Special Hazards and Operations Team
In addition to fires and medical emergencies Seminole County responds to incidents that require specialty training that include hazardous materials mitigation, confined space rescues, water rescue, etc. The Department's Special Hazards and Operations Team is dispatched to respond to these types of incidents.
The Seminole County Special Hazards & Operations Team (SHOT) is the result of the coordinated efforts of the Seminole County Fire Department and the Emergency Management Division. The Special Hazards & Operations Team was formed in 1992 by combining the functions of the existing Hazardous Materials Response Team with heavy/technical rescue and water rescue responsibilities.
The Special Hazardous Operation Team handles all types of major emergencies including, but not limited to, hazardous materials response, gas leaks, heavy extrication, confined space rescue, collapse/trench rescue, high angle emergencies, water rescue, air and light support, and fire suppression. Besides dealing with typical emergency response challenges, SHOT intentionally intervenes in chemical, biological, and radiological accidents. A new aspect of emergency response our Team is trained on how to respond to Weapons of Mass Destruction (WMD) incidents. The specialized skills and equipment of SHOT are needed for responding to this type of incident.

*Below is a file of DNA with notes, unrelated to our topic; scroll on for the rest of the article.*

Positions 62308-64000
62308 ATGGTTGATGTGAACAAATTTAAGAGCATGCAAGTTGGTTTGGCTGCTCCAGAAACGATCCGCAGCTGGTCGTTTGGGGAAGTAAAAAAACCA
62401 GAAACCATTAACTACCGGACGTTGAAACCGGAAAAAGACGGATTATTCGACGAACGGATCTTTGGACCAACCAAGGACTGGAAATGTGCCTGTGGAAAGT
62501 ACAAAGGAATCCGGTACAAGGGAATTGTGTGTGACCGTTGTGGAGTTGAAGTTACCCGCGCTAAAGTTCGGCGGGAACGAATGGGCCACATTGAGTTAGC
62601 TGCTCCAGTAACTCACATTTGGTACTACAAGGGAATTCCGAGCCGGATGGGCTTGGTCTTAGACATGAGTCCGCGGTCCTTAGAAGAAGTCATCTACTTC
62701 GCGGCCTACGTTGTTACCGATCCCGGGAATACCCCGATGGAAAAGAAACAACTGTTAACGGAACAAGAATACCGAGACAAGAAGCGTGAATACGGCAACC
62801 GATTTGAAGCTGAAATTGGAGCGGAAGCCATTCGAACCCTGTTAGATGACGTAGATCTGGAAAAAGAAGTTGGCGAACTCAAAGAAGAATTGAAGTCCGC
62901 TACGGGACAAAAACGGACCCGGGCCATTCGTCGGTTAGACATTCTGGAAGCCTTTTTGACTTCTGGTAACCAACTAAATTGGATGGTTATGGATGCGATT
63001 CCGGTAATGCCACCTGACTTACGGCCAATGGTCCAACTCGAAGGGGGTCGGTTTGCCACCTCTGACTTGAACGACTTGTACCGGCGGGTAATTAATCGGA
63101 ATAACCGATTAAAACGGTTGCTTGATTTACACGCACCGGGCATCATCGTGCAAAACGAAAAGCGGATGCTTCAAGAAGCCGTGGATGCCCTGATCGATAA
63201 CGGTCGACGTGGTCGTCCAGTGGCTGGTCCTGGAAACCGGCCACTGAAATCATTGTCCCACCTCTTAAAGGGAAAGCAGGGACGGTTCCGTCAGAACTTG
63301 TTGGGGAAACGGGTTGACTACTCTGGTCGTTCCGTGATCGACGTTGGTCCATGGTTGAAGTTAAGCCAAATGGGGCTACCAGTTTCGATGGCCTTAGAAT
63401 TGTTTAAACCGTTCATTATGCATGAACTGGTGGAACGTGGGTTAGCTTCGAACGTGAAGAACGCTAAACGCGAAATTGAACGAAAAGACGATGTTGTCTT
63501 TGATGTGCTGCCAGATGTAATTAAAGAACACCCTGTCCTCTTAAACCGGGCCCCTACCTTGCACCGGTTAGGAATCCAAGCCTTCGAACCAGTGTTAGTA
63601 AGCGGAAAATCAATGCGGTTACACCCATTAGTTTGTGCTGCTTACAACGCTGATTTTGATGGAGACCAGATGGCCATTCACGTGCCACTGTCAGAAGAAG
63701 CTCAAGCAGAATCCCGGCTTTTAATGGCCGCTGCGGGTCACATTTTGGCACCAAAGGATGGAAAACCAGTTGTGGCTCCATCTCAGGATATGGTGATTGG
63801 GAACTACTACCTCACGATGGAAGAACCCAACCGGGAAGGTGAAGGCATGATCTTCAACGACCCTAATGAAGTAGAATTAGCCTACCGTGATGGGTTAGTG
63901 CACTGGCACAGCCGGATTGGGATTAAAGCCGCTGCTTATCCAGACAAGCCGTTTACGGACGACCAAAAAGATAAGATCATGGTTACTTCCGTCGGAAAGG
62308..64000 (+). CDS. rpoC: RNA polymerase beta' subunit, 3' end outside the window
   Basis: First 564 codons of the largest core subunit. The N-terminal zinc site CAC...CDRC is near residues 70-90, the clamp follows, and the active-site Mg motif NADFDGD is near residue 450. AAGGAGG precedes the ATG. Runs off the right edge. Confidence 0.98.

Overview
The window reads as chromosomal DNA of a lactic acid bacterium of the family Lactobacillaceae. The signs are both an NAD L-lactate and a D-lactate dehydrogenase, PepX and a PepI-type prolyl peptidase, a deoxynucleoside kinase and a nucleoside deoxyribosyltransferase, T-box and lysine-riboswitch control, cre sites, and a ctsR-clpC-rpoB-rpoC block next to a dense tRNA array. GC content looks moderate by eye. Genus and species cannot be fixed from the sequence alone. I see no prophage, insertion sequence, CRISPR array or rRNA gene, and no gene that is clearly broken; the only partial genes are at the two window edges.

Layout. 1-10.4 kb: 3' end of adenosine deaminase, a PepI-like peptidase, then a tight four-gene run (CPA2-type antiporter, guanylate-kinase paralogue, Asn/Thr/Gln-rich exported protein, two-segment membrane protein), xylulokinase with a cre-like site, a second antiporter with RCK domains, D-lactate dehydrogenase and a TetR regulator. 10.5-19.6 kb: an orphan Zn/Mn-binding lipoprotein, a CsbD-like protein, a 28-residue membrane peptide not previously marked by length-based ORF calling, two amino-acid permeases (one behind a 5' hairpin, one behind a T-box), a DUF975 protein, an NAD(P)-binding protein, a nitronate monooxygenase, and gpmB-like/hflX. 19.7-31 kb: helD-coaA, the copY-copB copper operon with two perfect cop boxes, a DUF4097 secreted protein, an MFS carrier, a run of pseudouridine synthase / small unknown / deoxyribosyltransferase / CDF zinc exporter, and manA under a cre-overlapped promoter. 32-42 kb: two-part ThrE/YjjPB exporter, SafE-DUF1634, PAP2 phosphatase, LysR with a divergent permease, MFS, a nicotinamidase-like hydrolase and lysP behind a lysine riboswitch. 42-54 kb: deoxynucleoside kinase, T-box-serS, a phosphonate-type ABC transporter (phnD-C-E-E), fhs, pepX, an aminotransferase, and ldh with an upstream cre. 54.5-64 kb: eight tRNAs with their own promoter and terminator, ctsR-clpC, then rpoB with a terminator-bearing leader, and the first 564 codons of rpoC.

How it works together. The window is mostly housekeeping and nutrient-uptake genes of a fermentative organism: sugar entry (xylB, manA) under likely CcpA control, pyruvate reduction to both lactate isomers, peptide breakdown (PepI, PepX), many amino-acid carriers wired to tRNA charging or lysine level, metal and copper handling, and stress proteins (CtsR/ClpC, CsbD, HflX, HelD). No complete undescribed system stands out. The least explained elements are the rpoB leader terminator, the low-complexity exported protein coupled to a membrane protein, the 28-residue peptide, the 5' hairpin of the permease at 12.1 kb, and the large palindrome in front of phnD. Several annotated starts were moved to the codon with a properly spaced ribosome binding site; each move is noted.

The Seminole County Special Hazardous Operations Team operates out of three fire stations. Station 35 houses Squad 2, Engine 35, Dive 35, and Boat 35 as well the response trailers. Stations 12 and 27 each house a Satellite SHOT Engine. Team members must complete over 600 hours of special operations training and must complete continuing education courses to remain an active member.
The SHOT Team responds to special emergencies throughout Seminole County and within the East Central Florida region.
The Department’s bike team is prepared to respond to emergencies on the Seminole County trails or in areas where a larger emergency unit cannot access. In addition, the Department's bike team provides standby for medical emergencies for special events that are sponsored by the County or by the Cities of Altamonte Springs, Winter Springs or Casselberry.